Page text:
Saturday, July 2, 2011

Off The Beaten Path

We were late getting on the road for day three of our cross country adventure, so we did not have any clear idea of how far we would get, and did not have a campground in mind. On the last trip we found that the State Welcome Centres were usually a good source of information, and one was announced as we crossed the border into Pennsylvania. A study of the state campground directory gave us many options, but we were tired so chose a couple of close ones.

Pennsylvania Rural Road
The instructions all indicated they were close to route 611, so we headed in that direction. Route 611 turned out to be a rather minor state road – certainly not a “highway”. It was narrow and very twisty. In the first couple of miles we twisted back over and under the Interstate we came in on three times, and the road wound in and around many picturesque Pennsylvanian communities with beautiful country homes. The road was narrow enough that I asked everyone else to be on the look-out for the campgrounds so I could concentrate on keeping the trailer between the yellow rumble strips in the centre of the road and the stone walls or mountain sides on the other. The constant “No Passing” signs gave a clear indication of the condition of the road. I pulled over at one point to allow traffic to pass me, although the 35 MPH speed limit was not hard to maintain.
Campground Road

Just when I was starting to enjoy this scenic route the GPS announced I had to “Turn in 800 meters” onto “Sleepy Hollow Rd” or something similar, and the road narrowed. It was now “two lane blacktop” with no lines, no ditches and no extra room. I slowed and pulled over so the tree branches were brushing the trailer on the side when the pickup truck came towards me, and I did the same when a few other local cars wanted to share the road with me. I was a bit taken back however when the 18 wheeler tractor trailer suddenly appeared bearing down on me, but we both slowed and pushed onto the sides which allowed us to pass, A quick look in the mirror showed the road littered with leaves and small tree branches ripped from local vegetation as we passed.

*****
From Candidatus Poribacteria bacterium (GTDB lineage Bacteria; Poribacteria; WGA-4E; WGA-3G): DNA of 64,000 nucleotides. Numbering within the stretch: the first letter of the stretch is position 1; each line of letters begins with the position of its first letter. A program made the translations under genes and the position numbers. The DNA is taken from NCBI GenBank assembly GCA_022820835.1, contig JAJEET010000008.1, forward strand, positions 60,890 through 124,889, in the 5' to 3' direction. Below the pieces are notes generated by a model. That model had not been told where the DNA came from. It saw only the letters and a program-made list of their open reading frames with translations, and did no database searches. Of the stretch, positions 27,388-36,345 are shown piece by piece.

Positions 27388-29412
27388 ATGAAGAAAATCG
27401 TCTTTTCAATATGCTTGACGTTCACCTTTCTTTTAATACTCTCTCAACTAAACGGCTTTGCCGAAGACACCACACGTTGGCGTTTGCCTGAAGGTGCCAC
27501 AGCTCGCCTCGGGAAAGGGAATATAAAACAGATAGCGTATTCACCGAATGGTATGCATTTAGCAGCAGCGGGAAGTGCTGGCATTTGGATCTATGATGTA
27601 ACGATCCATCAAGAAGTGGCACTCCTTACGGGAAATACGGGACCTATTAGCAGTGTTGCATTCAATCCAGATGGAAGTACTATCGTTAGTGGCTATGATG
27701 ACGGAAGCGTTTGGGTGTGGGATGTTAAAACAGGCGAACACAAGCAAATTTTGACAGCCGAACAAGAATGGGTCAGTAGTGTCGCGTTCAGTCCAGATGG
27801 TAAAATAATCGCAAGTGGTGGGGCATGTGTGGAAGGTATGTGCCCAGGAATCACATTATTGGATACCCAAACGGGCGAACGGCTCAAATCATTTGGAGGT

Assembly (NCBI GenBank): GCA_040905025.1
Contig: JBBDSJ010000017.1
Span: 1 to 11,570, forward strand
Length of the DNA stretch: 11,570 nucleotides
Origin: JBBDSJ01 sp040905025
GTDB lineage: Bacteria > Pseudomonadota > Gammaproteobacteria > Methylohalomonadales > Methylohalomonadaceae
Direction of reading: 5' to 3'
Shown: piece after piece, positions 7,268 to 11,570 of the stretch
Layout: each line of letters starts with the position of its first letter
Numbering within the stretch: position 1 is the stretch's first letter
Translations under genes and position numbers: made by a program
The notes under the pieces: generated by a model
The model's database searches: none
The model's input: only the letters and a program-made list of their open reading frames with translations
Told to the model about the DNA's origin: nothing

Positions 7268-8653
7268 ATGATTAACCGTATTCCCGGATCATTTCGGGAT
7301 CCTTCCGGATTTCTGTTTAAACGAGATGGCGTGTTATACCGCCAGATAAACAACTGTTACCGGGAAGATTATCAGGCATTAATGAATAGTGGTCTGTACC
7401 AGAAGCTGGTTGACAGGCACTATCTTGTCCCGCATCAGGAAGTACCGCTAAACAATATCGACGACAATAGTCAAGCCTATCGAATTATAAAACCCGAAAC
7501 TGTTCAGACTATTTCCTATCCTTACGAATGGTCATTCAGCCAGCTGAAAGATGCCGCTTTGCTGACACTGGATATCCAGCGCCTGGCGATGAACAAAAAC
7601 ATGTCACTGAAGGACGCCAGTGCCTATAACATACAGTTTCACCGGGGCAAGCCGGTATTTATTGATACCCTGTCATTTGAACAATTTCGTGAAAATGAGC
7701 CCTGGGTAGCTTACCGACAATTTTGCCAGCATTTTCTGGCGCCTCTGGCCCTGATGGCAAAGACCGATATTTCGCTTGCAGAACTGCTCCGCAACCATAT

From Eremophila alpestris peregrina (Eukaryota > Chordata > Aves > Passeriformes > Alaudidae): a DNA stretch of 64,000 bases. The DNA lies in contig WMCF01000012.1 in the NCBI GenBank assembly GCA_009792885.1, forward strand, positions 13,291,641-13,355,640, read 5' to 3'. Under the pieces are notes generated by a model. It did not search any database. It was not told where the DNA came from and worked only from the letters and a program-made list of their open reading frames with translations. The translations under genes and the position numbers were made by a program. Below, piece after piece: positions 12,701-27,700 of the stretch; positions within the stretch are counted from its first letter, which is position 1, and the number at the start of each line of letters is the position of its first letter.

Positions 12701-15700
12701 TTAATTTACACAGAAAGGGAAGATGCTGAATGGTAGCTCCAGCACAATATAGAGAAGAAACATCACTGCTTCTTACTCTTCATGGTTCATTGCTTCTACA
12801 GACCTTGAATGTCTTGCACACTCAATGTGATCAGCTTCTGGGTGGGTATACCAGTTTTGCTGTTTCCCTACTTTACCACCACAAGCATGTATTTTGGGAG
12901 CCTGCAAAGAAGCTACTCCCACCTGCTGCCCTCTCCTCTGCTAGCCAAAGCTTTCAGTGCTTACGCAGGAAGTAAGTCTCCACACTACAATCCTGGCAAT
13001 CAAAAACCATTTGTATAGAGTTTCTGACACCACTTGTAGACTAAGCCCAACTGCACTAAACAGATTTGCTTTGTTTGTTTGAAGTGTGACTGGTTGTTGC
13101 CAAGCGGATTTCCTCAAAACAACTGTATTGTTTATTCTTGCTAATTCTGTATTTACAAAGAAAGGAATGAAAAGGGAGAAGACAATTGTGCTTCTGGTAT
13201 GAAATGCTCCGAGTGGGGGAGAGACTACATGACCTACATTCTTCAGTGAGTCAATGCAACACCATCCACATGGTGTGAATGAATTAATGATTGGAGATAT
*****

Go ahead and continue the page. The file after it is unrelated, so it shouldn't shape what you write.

The “Detour” was unexpected, but the “Bridge Out” sign showed it was necessary, and the road narrowed again, and we added another four minutes to our expected arrival time as calculated by the GPS. The two narrow bridges we crossed on the detour gave some indication why the other bridge was out, being rebuilt.
Beaver Valley Campground

Finally back on the “main road” we were asked to turn twice more onto even narrower roads. On one of the narrowest, a little one lane road with pavement crumbling away into the lush vegetation on either side, the sign announcing a “One Lane Bridge” was a shock. Did someone actually consider this a “two lane” road, and if it was, how narrow was the bridge going to be? Fortunately we made it across the bridge, and the road led to a much better road and on into a very pleasant campground, The Beaver Valley Family Campground, where we spent a relaxing night.

When the girl at the check in office asked how we got to the campground, and was told that our GPS got us here, she handed us a nice little printout showing us how to get easily back on the main roads, “Here, use this when you leave,” she announced with a smile, “No GPS can find the best way around rural Pennsylvania, you need local advice.”

No comments:

Post a Comment